As an example, when Redstone Presbyterian Care, a health-care facility with more than 400 employees, was hit with a 44% increase in health-insurance premiums, it realized it needed to do something – fast. “We weren’t paying attention to what was going on around us,” says Jim Hodge, vice president of human resources. Specifically, employee obesity, tobacco use, high blood pressure and other health risks were causing the company’s premiums to skyrocket.

Redstone initially responded with a variety of free fitness activities, like yoga and kickboxing classes, that employees could participate in. “We even offered ballroom dancing,” Hodge says. 

Employees received points for completing every activity, and those points were redeemable for cash or merchandise, like fitness equipment. “What we learned was that people didn’t necessarily equate the fact that they were doing these programs for wellness,” Hodge says. 

So Redstone adjusted its program; now, instead of simply participating in exercise classes, they also have to overcome several hurdles in order to participate in the company’s insurance program. Now, employees who want to be insured by Redstone must undergo a health-risk assessment, biometric screening and meet with a wellness coach three times annually. The result? “More of our employees are really paying attention to their wellness,” Hodge says. “Three employees have given up tobacco this year, and countless others have lost weight.”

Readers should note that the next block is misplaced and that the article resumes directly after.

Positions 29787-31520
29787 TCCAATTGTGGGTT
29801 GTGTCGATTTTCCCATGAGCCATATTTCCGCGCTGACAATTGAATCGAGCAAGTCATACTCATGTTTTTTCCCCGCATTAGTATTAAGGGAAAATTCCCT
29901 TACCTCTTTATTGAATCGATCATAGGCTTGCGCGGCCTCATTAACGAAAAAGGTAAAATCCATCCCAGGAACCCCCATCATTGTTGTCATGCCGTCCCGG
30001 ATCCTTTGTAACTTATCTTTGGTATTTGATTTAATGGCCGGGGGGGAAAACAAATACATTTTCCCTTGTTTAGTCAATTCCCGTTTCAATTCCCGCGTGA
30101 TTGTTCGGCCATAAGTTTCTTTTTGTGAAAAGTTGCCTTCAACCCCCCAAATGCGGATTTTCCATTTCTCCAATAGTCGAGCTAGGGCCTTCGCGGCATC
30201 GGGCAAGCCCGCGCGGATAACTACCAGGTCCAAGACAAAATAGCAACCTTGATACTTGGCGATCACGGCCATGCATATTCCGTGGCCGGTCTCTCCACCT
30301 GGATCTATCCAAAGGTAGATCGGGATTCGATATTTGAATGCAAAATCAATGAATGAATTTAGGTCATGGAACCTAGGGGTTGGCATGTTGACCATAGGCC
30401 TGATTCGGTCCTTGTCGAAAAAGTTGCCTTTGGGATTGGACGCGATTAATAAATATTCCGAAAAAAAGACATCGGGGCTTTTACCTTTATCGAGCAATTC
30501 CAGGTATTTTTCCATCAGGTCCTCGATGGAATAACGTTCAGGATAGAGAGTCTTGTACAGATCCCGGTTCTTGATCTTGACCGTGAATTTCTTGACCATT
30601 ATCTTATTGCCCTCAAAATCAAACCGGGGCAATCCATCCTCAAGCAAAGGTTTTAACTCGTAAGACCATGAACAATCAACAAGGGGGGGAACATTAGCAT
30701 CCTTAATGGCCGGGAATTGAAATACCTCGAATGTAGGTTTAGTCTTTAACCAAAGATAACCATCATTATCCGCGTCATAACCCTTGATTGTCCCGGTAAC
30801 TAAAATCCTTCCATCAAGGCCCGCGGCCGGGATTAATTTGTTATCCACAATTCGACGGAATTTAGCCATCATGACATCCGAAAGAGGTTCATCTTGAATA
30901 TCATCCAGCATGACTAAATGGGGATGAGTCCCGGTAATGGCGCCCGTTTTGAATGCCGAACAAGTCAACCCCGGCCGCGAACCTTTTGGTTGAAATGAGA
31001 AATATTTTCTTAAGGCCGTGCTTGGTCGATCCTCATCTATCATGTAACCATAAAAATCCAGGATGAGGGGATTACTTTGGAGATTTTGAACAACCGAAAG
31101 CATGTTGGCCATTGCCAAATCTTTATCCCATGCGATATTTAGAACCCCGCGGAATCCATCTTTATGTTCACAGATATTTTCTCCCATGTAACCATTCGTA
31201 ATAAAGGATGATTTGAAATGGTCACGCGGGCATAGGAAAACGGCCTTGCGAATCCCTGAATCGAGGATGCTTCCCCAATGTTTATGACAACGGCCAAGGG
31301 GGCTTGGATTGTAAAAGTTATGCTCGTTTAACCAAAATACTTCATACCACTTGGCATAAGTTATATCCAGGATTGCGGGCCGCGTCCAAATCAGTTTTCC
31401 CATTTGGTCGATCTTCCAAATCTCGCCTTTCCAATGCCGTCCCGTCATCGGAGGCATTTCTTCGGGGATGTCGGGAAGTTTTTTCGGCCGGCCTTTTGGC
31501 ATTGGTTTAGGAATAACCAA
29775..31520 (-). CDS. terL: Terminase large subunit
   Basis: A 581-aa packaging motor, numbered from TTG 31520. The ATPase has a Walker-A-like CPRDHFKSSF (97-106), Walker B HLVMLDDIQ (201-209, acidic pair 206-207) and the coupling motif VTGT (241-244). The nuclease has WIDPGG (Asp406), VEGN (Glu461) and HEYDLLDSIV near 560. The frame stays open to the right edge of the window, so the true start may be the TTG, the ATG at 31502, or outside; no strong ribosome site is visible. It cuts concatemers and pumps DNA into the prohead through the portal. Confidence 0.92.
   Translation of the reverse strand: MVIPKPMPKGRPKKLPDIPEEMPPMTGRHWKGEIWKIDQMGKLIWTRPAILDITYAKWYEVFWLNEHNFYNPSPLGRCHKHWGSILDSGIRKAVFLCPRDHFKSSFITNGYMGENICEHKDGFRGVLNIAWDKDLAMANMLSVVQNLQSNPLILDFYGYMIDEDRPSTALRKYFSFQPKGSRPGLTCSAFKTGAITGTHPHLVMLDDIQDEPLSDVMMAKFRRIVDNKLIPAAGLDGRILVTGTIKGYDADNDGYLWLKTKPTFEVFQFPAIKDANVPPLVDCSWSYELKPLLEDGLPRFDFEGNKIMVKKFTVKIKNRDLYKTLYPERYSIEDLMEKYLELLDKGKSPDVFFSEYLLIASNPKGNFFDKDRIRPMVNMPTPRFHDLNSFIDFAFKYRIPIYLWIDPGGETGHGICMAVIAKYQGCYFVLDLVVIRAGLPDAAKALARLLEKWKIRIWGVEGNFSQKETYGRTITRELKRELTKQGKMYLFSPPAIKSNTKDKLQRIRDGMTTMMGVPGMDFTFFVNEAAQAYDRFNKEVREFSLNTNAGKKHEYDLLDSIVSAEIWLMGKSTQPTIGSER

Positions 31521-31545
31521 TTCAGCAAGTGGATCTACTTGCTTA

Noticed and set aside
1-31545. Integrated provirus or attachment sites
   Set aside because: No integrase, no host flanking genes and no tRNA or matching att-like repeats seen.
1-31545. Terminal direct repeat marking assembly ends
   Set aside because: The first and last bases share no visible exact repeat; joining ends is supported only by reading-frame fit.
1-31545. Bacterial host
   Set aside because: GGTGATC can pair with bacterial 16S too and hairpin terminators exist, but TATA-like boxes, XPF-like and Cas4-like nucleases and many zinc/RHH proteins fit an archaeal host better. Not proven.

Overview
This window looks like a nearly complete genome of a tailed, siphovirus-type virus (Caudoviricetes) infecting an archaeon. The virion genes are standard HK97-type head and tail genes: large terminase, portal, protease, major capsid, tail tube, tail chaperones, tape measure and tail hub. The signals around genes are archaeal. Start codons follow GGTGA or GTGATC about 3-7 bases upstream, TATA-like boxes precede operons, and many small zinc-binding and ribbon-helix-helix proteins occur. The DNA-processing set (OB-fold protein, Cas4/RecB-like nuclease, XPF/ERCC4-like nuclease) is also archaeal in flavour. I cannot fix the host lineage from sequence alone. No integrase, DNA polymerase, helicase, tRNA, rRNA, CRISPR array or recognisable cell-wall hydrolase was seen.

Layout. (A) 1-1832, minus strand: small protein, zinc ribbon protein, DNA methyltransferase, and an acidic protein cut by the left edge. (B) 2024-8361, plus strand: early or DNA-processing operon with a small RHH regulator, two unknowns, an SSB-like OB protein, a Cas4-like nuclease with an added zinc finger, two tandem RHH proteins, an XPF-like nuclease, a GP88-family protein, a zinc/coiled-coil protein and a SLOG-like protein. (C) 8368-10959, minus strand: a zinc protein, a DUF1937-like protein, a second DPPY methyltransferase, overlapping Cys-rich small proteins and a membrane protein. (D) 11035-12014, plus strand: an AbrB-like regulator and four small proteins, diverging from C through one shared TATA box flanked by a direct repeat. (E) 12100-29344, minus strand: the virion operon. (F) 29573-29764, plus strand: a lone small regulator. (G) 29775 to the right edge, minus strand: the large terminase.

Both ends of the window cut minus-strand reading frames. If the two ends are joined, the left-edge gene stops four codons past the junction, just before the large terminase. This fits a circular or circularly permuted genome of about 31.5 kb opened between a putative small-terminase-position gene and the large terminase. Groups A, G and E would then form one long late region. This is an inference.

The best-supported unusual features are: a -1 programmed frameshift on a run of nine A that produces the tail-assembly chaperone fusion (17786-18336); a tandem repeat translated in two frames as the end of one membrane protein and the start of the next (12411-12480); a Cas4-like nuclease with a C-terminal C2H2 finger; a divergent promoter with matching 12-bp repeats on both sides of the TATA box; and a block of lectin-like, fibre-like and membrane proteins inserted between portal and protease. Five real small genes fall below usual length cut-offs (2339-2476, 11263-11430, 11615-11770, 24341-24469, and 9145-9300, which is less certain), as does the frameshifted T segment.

The upshot? The company has saved more than $440,000 in insurance premiums, and has managed to hold annual insurance-premium increases to single digits. “We found that really educating people about their health works much better than simply throwing a bunch of programs at them,” Hodge adds.

Tip 2: Offer Incentives
Most employees won’t be eager to stop smoking or lose weight without a little nudge, say wellness experts. Indeed, 56% of companies in the U.S. offer incentives like gifts, merchandise, or reduced insurance costs, for participating in wellness programs. How to find the right incentives for your group?

That depends on how big of a change you’re asking employees to make, says Rich Allen, vice president of group benefits and risk analysis for Cooper Corporate Solutions. “If you’re looking at wellness as a fun thing for employees to do, small incentives such as logoed pedometers, yoga mats, T-shirts and athletic gear will do the trick,” Allen says. “If your objective is to change costs and risk factors for employees, you have to be much more aggressive in the incentives you offer.” 

For example, companies covered by Cigna’s health plan can opt into a program that pays out bigger rewards, such as jewelry and electronics, for completing a series of health screenings or participating in a program to control their diabetes. Other companies reward employees for major lifestyle changes, such as a sustained drop in blood pressure, by reducing the amount they have to contribute to their health-care premiums. In a program Cooper created for NEI, a server company, employees who showed progress in health screenings would pay a discount on their health-care contributions. After participating in the program for four years, NEI had “almost completely eradicated high-risk blood pressure among its employees, and had a 50% reduction in employees with high-risk cholesterol,” Allen says. “That’s a pretty impressive result.”